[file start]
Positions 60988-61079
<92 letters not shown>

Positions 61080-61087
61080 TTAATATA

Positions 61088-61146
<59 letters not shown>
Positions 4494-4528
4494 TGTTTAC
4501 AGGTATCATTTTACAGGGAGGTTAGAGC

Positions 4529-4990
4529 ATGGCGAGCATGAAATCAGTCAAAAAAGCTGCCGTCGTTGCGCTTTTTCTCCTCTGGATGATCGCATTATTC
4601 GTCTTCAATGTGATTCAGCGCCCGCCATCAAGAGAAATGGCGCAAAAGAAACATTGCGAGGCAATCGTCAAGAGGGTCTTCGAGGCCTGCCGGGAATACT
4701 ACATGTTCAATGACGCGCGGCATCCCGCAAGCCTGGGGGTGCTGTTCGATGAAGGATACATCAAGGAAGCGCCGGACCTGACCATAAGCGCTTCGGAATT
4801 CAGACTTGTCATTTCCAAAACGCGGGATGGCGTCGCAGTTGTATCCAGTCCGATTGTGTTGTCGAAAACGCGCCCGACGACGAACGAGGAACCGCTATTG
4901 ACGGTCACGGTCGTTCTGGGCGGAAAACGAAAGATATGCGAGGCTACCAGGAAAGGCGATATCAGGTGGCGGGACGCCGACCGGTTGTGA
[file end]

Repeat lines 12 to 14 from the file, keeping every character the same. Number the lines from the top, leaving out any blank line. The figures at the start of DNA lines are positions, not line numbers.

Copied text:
4601 GTCTTCAATGTGATTCAGCGCCCGCCATCAAGAGAAATGGCGCAAAAGAAACATTGCGAGGCAATCGTCAAGAGGGTCTTCGAGGCCTGCCGGGAATACT
4701 ACATGTTCAATGACGCGCGGCATCCCGCAAGCCTGGGGGTGCTGTTCGATGAAGGATACATCAAGGAAGCGCCGGACCTGACCATAAGCGCTTCGGAATT
4801 CAGACTTGTCATTTCCAAAACGCGGGATGGCGTCGCAGTTGTATCCAGTCCGATTGTGTTGTCGAAAACGCGCCCGACGACGAACGAGGAACCGCTATTG